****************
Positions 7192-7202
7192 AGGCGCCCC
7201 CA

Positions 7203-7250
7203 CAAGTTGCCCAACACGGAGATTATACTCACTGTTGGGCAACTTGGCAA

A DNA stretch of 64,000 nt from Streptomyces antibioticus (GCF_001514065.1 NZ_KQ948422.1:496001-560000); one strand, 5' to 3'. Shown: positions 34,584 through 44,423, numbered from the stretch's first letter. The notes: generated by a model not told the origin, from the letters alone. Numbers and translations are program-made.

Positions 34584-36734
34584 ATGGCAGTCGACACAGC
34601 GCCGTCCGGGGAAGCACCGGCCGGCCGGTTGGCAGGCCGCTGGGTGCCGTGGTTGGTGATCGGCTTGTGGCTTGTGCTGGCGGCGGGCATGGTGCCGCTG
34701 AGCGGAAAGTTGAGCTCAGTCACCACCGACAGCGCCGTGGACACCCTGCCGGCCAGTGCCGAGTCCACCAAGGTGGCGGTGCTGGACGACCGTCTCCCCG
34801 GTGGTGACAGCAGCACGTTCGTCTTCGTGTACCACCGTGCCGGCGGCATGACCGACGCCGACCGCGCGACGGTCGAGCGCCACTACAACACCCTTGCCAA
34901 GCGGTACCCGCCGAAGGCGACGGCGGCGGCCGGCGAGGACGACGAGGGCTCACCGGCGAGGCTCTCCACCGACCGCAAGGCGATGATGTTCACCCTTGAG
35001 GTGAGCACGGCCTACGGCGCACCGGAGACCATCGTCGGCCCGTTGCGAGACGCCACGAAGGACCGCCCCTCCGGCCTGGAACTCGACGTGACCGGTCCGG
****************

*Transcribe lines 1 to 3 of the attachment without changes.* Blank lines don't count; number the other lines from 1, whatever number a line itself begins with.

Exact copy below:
Positions 7192-7202
7192 AGGCGCCCC
7201 CA